Well, to start with -- and I realize this may be considered heresy in some quarters -- not every business needs
to blog. Seriously.
If they don't have the time to devote, if their customers and prospects are not generally online (or aren't blog-readers), if they lack writing talent or any interest in keeping up a blog and hesitate to pay enough to get a good, dedicated writer to handle the blog for them... well, businesses managed to be successful for thousands of years before blogs, and they can continue to be successful today without a blog -- as long as they're doing effective marketing through other channels.
(In fact, they need to be doing effective marketing through other channels even if they have a wildly successful blog. A blog is just one marketing tactic -- not a substitute for good overall marketing strategy.)
That said, if they really want a blog, the first and best thing they can do is listen to their customers. Find out what kinds of questions their customers have and figure out how to answer them. People are much more likely to read when you're writing something they're interested in.
Second, develop a "voice." Too many times people write in a stilted, corporate-sounding way, and that's death for a blog. Read what you've written out loud. If you would never actually talk that way in real life, toss it out and re-write. Don't be afraid to sound like a real human being. In fact, for a blog, it's imperative.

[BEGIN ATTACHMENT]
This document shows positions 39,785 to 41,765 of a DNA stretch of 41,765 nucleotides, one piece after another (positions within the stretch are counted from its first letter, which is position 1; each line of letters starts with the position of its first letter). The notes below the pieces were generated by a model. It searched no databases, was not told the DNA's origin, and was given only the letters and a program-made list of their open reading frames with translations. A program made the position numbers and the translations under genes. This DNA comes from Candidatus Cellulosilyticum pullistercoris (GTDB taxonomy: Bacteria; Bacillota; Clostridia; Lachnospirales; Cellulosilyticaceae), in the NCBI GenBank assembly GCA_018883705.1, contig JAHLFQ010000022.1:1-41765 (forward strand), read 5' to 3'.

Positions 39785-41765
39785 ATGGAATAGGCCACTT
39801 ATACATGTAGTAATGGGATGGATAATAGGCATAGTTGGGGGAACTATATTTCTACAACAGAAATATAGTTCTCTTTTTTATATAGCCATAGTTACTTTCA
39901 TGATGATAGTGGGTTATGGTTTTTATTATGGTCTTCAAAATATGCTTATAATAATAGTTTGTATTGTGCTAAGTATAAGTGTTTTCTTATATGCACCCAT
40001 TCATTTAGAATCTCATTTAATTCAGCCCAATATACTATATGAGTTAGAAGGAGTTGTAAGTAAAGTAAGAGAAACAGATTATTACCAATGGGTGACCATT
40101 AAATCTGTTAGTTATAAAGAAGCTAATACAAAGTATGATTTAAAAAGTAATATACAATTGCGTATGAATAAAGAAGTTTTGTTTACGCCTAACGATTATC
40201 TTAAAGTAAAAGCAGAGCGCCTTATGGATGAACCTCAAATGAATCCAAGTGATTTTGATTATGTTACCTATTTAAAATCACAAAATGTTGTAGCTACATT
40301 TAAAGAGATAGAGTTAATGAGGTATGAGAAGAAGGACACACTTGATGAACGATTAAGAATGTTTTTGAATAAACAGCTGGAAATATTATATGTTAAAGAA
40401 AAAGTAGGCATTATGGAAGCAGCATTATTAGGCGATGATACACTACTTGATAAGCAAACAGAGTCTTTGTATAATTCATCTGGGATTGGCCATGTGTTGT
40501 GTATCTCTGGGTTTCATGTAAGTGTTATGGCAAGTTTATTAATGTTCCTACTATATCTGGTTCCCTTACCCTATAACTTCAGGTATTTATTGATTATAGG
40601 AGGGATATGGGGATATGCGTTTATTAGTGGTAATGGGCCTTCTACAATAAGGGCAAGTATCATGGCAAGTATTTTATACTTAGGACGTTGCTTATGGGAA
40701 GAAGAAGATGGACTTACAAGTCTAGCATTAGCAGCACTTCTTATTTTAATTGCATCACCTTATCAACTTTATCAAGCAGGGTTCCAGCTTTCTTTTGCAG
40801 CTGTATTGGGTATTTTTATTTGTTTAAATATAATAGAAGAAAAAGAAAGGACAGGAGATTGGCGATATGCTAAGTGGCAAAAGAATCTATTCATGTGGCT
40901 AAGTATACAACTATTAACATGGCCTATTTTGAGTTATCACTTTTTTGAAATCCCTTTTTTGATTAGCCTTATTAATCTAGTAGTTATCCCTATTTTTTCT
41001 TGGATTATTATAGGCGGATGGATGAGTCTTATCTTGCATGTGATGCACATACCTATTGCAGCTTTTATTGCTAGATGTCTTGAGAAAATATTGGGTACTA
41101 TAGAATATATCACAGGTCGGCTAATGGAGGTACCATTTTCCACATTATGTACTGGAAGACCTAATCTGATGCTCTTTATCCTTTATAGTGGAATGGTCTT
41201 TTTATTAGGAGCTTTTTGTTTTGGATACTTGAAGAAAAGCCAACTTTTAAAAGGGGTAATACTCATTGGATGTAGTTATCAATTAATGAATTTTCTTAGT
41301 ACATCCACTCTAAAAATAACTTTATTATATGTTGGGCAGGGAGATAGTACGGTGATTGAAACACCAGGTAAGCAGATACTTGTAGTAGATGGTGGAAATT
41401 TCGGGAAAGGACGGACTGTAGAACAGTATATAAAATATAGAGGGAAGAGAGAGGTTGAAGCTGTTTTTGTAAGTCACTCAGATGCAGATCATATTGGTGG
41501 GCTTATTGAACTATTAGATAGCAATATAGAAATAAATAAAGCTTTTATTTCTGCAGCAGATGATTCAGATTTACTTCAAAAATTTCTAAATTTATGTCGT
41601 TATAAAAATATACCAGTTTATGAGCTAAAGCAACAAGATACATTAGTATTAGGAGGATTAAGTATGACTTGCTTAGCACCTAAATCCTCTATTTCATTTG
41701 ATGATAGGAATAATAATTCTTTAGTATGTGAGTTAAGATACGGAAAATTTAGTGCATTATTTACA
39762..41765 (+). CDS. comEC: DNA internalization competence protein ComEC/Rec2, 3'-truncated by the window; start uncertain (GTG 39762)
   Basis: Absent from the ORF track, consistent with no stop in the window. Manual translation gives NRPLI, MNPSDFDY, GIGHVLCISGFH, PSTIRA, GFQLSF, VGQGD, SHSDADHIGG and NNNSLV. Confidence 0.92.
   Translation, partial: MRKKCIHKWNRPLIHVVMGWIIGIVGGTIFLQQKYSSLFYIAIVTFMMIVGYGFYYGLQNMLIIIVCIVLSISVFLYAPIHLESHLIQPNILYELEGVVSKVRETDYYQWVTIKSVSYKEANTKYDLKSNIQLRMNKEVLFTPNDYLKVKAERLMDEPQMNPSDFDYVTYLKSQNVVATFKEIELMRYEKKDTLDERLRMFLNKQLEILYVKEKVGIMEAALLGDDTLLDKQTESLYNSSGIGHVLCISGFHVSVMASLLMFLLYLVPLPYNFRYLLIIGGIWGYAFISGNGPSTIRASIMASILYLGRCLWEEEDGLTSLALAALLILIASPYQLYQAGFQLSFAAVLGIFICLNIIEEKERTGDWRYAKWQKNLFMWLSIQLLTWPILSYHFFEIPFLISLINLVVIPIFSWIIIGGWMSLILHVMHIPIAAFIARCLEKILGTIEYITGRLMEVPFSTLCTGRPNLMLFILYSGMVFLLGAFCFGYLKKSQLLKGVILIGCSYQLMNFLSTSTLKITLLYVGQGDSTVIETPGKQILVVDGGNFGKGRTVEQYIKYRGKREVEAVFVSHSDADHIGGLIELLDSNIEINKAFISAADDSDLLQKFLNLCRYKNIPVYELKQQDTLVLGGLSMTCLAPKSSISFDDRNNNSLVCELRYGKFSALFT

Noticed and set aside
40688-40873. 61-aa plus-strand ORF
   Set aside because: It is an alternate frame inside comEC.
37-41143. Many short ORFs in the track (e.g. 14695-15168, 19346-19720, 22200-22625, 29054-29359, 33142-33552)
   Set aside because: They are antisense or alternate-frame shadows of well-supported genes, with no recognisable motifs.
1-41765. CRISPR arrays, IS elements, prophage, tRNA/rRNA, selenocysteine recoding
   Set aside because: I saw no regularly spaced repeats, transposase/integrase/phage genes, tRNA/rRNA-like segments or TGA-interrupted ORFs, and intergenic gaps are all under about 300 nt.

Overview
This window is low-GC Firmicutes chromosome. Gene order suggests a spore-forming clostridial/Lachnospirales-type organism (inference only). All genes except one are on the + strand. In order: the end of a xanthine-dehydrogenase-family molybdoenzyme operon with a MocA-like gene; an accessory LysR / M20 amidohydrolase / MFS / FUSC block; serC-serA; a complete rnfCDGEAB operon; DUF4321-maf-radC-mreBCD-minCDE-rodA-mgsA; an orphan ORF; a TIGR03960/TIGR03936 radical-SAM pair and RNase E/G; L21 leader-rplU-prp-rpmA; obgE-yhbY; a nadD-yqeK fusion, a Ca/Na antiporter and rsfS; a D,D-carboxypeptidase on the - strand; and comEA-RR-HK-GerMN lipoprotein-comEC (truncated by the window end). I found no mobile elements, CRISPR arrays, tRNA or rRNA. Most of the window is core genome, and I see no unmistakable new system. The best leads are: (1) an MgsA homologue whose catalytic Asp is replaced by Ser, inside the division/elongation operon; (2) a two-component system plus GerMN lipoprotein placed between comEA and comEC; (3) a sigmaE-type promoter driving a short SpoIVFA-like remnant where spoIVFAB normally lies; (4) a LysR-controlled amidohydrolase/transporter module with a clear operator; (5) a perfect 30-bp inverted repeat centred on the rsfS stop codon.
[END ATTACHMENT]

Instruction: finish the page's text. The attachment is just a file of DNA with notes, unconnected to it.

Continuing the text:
Third, "if you build it, they will come
" only works in the movies. While a blog can be a helpful marketing tool, you also have to spend some time marketing your blog
. Be sure there are links from your main website to your blog. Put both your main web address and your blog address in your email signature file and on your business card and other business stationery. Mention it to people at business networking events. If you're running newspaper or magazine ads, include the blog address. Write posts that expand upon, confirm or refute things written in other blogs and link back to their original articles. The other blog owner will get a notification of your link, may come over to check out what you wrote, and may well link back to you.
Fourth, give it time. Rome wasn't built in a day, and even really good blogs don't get a massive audience overnight. Post regularly. You don't have to post every day, but on the other hand don't let it go months between posts. Keep posting, even if you think nobody is reading. When people do start showing up, you want there to be something for them to read, don't you? Besides, you want to give every visitor the impression there's plenty of new stuff happening all the time, to motivate them to subscribe or come back to check in more often.
And finally, don't worry if you're not getting tons of comments or "community building." Frankly, the vast majority of business blogs don't get a lot of comments and repeat visitors. (I attended a webinar a while back where the presenter used stats from his own -- very popular -- business related blog to show that something around 3/4 of all visitors to his blog were "first timers." Even he was surprised by the stats, but there ya go.) That's just not in the nature of a business blog. People tend to come out because they found an article that seemed to answer a question or respond to a need of theirs. They'll read that, maybe another article or two and be on their way. Some may come back or subscribe, but most will not.
This doesn't mean your blog is a failure.
Track how many referrals come to your website from the blog. Track how many of them convert to customers. Give it some time, put some effort into marketing the blog. Over time, those statistics will tell you whether the blog is beginning to pull its weight or not.